"The law allows for First Amendment assemblies of any kind. The law does not allow for injuries to persons or destruction of property. And neither one of those behaviors will be tolerated," he added.
Newsham promised a "full deployment of officers and resources," saying his department is on "high alert" for anyone carrying weapons and "will continue to monitor all activities leading up to the event."
"We have a countermove for every move that any group could make to ... make sure that everyone can participate in this event safely," he said.
The director of the Homeland Security and Emergency Management Agency in Washington, Christopher Rodriguez, said his agency will be activating an emergency operations center on Sunday "for the duration of the event," and the center will be conveying up-to-the-minute intelligence to law enforcement on the ground.
The U.S. Secret Service and state and local authorities in Virginia are also assisting.
In its warning issued Wednesday, DHS urged law enforcement to look for "potential indicators of violent of activity," noting that "the majority of violent activity committed by anarchist extremists at public rallies involves the use of ‘black bloc’ tactics and methods, including dressing in black and masking the face to avoid law enforcement identification."
"Common tactics observed include assault, arson, the use of improvised incendiary devices such as Molotov cocktails, and the use of bricks, rocks, and other common items to assault law enforcement officers and damage law enforcement vehicles and property," the warning read.
In June, a federal grand jury in the Western District of Virginia charged Fields, now 21, with one count of a hate crime resulting in the death of Heather Heyer and 28 other hate crime-related counts for his alleged actions in Charlottesville.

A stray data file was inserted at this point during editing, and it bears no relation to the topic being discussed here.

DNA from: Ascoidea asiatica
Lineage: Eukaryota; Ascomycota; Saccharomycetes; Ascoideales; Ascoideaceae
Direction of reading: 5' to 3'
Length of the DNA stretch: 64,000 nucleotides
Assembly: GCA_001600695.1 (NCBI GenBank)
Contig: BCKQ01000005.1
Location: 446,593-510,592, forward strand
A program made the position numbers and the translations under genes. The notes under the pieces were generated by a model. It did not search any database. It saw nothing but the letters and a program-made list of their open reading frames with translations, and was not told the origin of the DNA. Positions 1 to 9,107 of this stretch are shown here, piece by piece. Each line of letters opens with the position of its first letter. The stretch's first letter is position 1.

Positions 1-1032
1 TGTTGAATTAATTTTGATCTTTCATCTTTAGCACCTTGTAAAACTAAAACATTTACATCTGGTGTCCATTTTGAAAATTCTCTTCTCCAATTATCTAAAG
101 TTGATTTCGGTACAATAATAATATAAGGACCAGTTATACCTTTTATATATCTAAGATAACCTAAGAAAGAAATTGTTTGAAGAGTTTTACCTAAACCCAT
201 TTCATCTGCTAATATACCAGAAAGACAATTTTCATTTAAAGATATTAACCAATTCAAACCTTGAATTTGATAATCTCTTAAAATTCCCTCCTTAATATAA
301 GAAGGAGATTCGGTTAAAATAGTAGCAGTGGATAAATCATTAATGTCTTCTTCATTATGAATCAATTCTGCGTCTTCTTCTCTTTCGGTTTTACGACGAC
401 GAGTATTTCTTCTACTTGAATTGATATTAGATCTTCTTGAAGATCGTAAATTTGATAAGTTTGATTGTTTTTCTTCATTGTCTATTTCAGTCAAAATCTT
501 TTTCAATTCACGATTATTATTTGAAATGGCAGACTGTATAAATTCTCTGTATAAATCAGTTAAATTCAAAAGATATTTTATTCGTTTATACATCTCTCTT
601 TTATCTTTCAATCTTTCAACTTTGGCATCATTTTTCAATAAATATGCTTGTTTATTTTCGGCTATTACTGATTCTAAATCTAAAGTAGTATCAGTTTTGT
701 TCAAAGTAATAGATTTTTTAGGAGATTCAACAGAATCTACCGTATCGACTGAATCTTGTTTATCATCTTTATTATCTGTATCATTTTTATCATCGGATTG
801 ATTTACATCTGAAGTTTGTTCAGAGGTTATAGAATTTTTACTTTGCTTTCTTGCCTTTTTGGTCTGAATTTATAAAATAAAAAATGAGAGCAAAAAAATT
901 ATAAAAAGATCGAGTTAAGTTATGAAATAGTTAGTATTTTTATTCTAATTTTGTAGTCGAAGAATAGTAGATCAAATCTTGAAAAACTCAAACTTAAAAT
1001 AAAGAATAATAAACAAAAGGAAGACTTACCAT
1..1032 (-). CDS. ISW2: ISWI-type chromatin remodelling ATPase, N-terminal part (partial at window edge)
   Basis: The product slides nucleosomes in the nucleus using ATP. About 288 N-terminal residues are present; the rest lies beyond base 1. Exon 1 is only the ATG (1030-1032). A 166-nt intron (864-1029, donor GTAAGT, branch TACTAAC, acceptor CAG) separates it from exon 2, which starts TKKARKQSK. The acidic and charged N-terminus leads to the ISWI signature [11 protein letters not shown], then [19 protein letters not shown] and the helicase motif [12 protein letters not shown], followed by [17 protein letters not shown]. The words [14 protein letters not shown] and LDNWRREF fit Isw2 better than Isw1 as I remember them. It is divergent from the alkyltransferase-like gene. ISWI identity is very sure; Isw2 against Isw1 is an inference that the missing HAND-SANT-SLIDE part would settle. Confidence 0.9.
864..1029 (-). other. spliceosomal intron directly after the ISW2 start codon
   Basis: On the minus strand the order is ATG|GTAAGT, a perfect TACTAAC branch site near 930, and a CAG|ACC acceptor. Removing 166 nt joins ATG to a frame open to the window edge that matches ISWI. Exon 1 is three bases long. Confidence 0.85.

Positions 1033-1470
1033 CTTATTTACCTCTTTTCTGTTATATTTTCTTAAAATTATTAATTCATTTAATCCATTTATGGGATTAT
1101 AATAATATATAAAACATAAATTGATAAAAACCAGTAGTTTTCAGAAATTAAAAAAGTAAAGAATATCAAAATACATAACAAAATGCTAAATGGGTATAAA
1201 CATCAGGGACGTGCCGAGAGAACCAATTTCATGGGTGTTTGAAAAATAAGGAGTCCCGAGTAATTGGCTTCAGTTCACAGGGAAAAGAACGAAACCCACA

According to the indictment, Fields drove from his home in Ohio to attend the "Unite the Right" rally at Emancipation Park in Charlottesville, which featured white supremacist leaders, and that he joined in "chants promoting or expressing white supremacist and other anti-Semitic and racist views."
The indictment states that prior to the attack, Fields obtained a series of social media accounts espousing the "belief that white people are superior to other races and peoples: expressing support of the social and racial policies of Adolf Hitler and Nazi-era Germany, including the Holocaust."
His social media accounts also "espoused violence against African Americans, Jewish people and members of other racial, ethnic and religious groups he perceived to be non-white," according to the indictment.
Attorney General Jeff Sessions issued a statement at the time of the indictment.
"At the Department of Justice, we remain resolute that hateful ideologies will not have the last word and that their adherents will not get away with violent crimes against those they target," Sessions said at the time.
ABC News' Josh Margolin contributed to this report.